Scout.com Player Profile (including links to full 2008 and career stats)
2008 ranking: #7
School: Carabobo, Venezuela
Became a Cardinal: Signed as an international free agent on December 15, 2004.
Selected 2008 stats
Staff comments (individual rankings in parens)
Dustin Mattison (27): One of my personal “faves” in the Cardinals’ system, I am not ready to write off Martinez yet. Possessing a solid glove and range that projects more as a second baseman than a shortstop, he had a solid spring training and looked like he would build off of his break out 2007. Unfortunately, like most of the Springfield team, he got off to a horrible start and had trouble digging himself out of the hole he had created.
Martinez seemed to be turning the corner in August when he hit .316/.349/.443 in 79 at bats before breaking a bone in his foot. Overall, his walk rate dropped slightly and his strikeout rate stayed relatively the same when comparing his 2007 and 2008 seasons. But as his batting average dropped, his whole game seemed to drop around him.
For next season, Martinez’ progress is one of the story lines I am looking forward to. Is this the true Martinez and was 2007 just an aberration? With his ability to hit to all fields and surprising pop, I believe that Martinez will bounce back and put himself back in the mix as one of the top middle infield prospects in the system.
Ray Mileur (Not ranked): Martinez’s 2008 season come to an end in August when he suffered a broken bone in his left foot. Prior to his injury, in 127 games for the Springfield Cardinals, Jose hit .253 with eight home runs and 67 RBIs, with slash stats of .253/.292/.348.
He played most the season at second base, with his days as a potential shortstop appearing to be behind him. I’ll take the 67 RBIs for a second baseman, but his lack of speed, an on-base-percentage of just .292 and that he hits into too may double-plays, makes it difficult for me to rank him in my Top 40.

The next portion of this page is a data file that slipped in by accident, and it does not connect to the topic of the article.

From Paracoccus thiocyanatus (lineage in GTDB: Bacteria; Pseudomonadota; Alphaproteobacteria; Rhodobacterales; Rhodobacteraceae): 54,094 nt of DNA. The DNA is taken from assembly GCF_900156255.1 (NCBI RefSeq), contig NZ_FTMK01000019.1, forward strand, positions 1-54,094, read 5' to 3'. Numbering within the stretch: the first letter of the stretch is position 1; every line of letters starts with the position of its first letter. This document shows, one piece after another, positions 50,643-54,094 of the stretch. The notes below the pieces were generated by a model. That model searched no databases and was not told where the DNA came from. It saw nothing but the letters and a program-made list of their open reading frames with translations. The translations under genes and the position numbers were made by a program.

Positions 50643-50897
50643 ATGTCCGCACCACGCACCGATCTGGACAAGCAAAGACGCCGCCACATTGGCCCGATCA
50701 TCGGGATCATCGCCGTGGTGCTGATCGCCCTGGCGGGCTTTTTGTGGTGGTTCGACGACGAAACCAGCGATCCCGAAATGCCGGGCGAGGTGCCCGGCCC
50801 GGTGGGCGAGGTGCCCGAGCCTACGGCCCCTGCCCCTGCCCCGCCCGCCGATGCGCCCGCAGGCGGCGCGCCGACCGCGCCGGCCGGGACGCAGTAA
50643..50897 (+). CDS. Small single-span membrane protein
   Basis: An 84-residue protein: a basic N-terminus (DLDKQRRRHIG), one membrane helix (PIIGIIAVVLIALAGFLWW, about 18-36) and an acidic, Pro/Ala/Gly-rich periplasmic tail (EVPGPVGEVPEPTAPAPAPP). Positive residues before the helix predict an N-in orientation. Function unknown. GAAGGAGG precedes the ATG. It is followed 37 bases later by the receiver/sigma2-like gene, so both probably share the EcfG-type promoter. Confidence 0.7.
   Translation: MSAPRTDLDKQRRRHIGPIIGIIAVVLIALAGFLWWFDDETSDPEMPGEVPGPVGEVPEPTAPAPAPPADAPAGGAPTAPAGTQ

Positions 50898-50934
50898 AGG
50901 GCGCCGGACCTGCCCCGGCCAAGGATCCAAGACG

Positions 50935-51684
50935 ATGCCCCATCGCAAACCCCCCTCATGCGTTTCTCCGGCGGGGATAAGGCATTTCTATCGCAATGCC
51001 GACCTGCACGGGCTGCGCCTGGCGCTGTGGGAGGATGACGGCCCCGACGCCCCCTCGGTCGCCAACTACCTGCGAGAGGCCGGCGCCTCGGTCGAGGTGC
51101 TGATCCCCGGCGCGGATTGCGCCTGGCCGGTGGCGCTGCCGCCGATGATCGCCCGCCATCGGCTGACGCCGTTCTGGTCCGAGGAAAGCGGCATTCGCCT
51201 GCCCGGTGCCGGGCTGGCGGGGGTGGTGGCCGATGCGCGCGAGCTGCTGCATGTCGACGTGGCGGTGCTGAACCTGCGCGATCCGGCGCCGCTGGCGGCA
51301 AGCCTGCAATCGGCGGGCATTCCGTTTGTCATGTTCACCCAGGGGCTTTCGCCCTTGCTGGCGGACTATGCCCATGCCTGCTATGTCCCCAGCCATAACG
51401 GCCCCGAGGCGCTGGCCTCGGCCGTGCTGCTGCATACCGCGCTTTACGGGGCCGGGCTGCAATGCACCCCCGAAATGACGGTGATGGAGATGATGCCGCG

Message board community (Not ranked): Martinez broke out in the 2007 season with a .809 OPS in 250 AB's in Double-A. He followed that up in 2008 with a .640 OPS at the same level. A deeper look at his statistics shows that the major difference between the two seasons was a reduction in his Line Drive rate from 23% to 15% which is closer to his historical norm. The Line Drive rate reduction helped result in his BABIP going down to .265 from .301 in 2007. There was also a significant power drop off between the two years.
As a result of this drop off, the community did not rank him in their top 40 but based on his 2007 season and his defensive potential he did garner enough support to make it into the top 50 (#44) of the Community ranking. In retrospect, Martinez's 2008 half season was probably an anomaly but hopefully he will also be a little better than his 2008 numbers would suggest. - CariocaCardinal
Brian Walton (37): This is the first of three consecutive days where there are significant differences between two voters and two others. As you might expect, the voter combinations are different each time.
My take is pretty simple. Martinez had a bad 2008. No way around that. Yet as Dustin noted, Martinez improved. His OPS grew 100 points from July to August and his last month's .800 mark is right around his 2007 level.
Just 12 months ago, Martinez was the seventh-ranked prospect in the entire system for a very good reason. He also made the top 40 here each of the two years previous. Now at the age of 22, he fell almost completely off the prospect map for some? How could his base skills depart him so quickly?
Obviously, I don’t think they did. Though certainly not unbiased, Cards farm director Jeff Luhnow explained Martinez’ current situation to me in this way. “I was a little bit disappointed (in Martinez’ 2008), but he did start to pick it up in the second half and then he got injured. That is unfortunate because I think he would have ended the season on a strong and positive note.
“Martinez does have power, he does not strike out a lot and he makes contact. There is a place in the game for guys like that who have the exceptional and innate ability with his hands and feet in the middle infield and can make contact and have over-the-fence power. So I am not giving up on him. I think he is going to have a bounce-back year next year,” predicted Luhnow.
To see our entire list of 40 prospects, click here. You can also read each of the voters’ philosophies in making their selections.
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